Rank-Dependent Utility, Tax Evasion, and Labor Supply
AbstractIn a portfolio model of tax evasion an expected utility maximizer will cheat more than what is estimated in empirical studies. At least two types of explanation have been suggested as solutions to this puzzle: (1) taxpayers act according to some unexpected utility theory, and (2) individual ethical norms and social stigma induce people not to cheat. Based on Norwegian survey data, we find that a rank-dependent expected-utility model performs better than an expected-utility model and that social norms matter in explaining behavior.
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Bibliographic InfoArticle provided by Mohr Siebeck, Tübingen in its journal FinanzArchiv.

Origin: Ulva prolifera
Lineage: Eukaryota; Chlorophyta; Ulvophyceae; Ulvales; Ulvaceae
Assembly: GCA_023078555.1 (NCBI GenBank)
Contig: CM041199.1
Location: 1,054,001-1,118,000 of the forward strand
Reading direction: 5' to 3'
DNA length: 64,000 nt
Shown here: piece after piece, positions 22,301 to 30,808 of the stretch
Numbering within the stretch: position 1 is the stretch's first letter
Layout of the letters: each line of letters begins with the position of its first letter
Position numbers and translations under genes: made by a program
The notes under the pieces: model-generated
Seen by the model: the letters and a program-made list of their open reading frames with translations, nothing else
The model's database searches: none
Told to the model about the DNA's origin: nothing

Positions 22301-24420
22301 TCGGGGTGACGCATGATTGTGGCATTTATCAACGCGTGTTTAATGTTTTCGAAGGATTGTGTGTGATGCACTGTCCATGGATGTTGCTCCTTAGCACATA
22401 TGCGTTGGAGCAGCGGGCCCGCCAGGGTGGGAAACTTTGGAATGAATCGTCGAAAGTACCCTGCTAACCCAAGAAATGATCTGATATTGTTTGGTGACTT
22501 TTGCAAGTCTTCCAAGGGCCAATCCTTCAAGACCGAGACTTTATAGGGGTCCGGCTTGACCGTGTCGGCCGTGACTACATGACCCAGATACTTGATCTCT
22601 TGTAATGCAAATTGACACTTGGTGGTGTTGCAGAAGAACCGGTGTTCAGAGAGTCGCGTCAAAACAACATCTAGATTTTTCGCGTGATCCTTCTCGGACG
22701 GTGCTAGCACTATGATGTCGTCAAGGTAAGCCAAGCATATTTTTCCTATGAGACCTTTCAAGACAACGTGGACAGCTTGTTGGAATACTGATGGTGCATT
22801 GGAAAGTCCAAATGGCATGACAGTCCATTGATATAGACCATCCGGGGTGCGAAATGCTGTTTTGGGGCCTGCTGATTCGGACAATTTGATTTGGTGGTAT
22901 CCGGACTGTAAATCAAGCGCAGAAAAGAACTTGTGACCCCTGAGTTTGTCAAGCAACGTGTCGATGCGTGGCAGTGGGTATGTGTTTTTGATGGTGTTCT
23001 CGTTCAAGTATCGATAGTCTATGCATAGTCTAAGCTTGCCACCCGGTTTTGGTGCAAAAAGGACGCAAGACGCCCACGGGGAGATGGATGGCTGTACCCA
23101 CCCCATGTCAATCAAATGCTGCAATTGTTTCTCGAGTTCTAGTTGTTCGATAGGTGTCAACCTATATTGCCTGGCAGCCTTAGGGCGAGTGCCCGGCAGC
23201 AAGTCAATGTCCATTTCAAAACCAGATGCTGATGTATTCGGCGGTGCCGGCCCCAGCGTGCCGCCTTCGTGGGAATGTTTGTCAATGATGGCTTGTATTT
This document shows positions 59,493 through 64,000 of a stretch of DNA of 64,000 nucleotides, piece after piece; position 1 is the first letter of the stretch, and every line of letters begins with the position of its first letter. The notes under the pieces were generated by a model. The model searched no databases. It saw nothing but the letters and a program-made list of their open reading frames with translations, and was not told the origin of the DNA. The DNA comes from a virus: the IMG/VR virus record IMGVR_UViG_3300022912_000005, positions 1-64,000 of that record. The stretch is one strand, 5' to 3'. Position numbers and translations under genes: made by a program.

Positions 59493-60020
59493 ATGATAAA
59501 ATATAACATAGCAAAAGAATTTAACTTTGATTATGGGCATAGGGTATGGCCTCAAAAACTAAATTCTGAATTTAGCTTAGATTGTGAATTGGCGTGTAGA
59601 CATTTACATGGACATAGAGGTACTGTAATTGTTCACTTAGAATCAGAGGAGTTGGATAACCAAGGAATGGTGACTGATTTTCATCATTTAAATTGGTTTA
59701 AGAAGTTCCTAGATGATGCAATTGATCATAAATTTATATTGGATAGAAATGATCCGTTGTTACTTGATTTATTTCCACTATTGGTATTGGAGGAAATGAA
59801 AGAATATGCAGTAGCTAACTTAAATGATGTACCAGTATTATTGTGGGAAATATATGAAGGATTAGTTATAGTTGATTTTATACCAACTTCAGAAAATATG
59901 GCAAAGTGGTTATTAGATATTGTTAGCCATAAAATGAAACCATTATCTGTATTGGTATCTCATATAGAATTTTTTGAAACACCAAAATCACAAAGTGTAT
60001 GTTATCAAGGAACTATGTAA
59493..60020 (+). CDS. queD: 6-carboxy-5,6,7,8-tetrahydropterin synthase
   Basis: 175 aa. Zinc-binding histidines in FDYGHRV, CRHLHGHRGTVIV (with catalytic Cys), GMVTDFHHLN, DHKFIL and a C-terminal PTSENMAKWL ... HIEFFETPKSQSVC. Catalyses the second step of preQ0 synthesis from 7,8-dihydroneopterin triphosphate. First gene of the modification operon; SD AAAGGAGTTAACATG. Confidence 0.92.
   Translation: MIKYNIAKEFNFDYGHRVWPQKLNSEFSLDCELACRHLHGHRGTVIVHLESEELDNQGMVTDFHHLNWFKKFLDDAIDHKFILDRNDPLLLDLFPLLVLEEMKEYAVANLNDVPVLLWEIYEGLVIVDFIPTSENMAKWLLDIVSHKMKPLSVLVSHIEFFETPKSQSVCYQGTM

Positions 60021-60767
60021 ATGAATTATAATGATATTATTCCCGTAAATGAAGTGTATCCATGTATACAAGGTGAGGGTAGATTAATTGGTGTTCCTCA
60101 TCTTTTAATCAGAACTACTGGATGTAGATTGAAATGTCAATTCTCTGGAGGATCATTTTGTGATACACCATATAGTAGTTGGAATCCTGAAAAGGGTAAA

Volume (Year): 67 (2011)
Issue (Month): 3 (September)
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Other versions of this item:
- Erling Eide & Kristine von Simson & Steinar Strøm, 2010. "Rank Dependent Utility, Tax Evasion and Labor Supply," CESifo Working Paper Series 3213, CESifo Group Munich.
- C25 - Mathematical and Quantitative Methods - - Single Equation Models; Single Variables - - - Discrete Regression and Qualitative Choice Models; Discrete Regressors; Proportions
- D12 - Microeconomics - - Household Behavior - - - Consumer Economics: Empirical Analysis
- D81 - Microeconomics - - Information, Knowledge, and Uncertainty - - - Criteria for Decision-Making under Risk and Uncertainty
- H26 - Public Economics - - Taxation, Subsidies, and Revenue - - - Tax Evasion
- J22 - Labor and Demographic Economics - - Demand and Supply of Labor - - - Time Allocation and Labor Supply
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